Received: by alpheratz.cpm.aca.mmu.ac.uk id NAA04889 (8.6.9/5.3[ref firstname.lastname@example.org] for cpm.aca.mmu.ac.uk from email@example.com); Thu, 31 Jan 2002 13:19:21 GMT Subject: Re: necessity of mental memes Date: Thu, 31 Jan 2002 08:13:46 -0500 x-sender: firstname.lastname@example.org x-mailer: Claris Emailer 2.0v3, Claritas Est Veritas From: "Wade T.Smith" <email@example.com> To: "Memetics Discussion List" <firstname.lastname@example.org> Content-Type: text/plain; charset="US-ASCII" Message-Id: <20020131131337.C40421FD48@camail.harvard.edu> Sender: email@example.com Precedence: bulk Reply-To: firstname.lastname@example.org
Hi AaronLynch@aol.com -
>Still, this is the Internet, subject to all the caveats raised in Wade's
>"Faking it" post, and then some. There are also various ideas of "memetic
>engineering" (including the "engineering" of beliefs) spreading around.
>Manipulating people with fake information (often to provide information)
>also runs in some circles of hacker culture. I don't, however, know of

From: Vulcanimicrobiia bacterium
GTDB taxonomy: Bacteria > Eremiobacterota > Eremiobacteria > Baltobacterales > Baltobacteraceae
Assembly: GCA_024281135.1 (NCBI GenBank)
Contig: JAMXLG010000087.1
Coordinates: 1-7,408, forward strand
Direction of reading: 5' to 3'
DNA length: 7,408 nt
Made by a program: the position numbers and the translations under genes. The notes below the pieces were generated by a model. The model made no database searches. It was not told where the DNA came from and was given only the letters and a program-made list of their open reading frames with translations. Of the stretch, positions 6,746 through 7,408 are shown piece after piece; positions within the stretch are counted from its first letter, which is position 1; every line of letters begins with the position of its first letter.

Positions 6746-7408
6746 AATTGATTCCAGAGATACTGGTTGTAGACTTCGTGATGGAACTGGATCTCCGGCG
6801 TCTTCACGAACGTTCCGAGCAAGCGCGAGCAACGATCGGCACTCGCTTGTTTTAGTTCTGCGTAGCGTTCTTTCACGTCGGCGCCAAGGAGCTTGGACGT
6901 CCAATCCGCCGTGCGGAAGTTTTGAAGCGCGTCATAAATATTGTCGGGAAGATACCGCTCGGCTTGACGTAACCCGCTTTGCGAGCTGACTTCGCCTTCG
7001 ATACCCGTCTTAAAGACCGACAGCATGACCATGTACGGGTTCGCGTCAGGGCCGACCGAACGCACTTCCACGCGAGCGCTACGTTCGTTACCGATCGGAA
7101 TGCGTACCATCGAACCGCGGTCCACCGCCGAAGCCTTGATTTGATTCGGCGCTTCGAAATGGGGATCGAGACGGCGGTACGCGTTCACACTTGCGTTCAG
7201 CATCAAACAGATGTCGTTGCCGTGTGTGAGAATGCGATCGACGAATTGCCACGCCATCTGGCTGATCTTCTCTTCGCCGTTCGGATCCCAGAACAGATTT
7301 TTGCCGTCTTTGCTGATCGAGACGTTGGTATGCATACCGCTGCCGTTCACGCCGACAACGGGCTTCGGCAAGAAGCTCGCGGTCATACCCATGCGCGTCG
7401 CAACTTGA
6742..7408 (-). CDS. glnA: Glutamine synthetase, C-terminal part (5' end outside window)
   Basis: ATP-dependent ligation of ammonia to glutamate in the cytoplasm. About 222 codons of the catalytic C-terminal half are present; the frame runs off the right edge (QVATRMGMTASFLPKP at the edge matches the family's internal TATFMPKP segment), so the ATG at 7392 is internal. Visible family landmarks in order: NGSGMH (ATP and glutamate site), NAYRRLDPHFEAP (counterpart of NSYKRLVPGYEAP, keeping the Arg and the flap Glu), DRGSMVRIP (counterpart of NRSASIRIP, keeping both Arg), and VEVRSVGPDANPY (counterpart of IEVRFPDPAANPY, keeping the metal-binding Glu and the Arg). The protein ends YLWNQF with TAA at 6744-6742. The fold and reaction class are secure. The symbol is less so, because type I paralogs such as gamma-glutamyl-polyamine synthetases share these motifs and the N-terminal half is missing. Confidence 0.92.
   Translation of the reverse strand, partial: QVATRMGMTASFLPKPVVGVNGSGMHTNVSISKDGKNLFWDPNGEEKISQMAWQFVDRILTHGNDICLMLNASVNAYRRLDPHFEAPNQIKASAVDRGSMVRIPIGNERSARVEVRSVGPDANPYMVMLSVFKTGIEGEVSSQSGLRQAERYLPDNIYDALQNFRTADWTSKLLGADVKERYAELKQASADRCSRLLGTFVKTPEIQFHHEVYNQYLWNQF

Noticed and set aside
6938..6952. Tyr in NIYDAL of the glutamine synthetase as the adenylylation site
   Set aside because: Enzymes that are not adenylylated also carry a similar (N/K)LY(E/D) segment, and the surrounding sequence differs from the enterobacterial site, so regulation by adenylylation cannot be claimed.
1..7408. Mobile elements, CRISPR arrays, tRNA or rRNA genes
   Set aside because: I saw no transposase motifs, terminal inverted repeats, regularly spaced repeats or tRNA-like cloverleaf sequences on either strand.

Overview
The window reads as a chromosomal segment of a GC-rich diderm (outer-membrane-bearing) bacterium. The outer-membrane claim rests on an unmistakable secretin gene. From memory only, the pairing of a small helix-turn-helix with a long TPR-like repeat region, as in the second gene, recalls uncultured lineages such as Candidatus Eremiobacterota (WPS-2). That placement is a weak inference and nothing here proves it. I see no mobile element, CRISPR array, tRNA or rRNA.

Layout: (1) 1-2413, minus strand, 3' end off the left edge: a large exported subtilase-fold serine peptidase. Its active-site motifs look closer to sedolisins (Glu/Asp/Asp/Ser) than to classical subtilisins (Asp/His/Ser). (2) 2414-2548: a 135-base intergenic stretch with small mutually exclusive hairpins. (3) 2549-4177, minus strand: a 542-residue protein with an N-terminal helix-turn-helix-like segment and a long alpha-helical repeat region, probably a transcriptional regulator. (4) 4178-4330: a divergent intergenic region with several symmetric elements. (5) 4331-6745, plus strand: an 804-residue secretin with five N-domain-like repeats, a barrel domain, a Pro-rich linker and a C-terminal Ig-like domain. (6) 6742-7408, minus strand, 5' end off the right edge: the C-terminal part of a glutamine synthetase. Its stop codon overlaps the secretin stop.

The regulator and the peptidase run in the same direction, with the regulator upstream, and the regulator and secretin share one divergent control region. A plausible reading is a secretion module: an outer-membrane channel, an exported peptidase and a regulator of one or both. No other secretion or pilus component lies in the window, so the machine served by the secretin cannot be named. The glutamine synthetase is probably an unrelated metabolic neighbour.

>cases where papers were published by non-existent authors. So on that
>level, science does not work that way. Receiving carefully written
>pseudonymous emails about science is another matter entirely -- although
>still only a small minority of communications. Not knowing how one can
>detect such things readily suggests the possibility of self-preserving
>misbeliefs. On the other hand, telling how to spot a fake would only
>change the way fakes are done.
Several issues raised above, all of which should be concerning us.
"Self-preserving mis-beliefs" - gotta love it.
Here in Boston, the catholic church has run out of its insurance money to
pay off the victims of its protected and sheltered pederasts (AKA
priests). There are several hundred civil cases remaining, and, with a
small glimmer of hope, perhaps this bastion of self-preserved mis-belief
might take a tumble.
But it's the little ones around us that nip and scratch at our welfare.
And, yes, self-preservation is a powerful tool.
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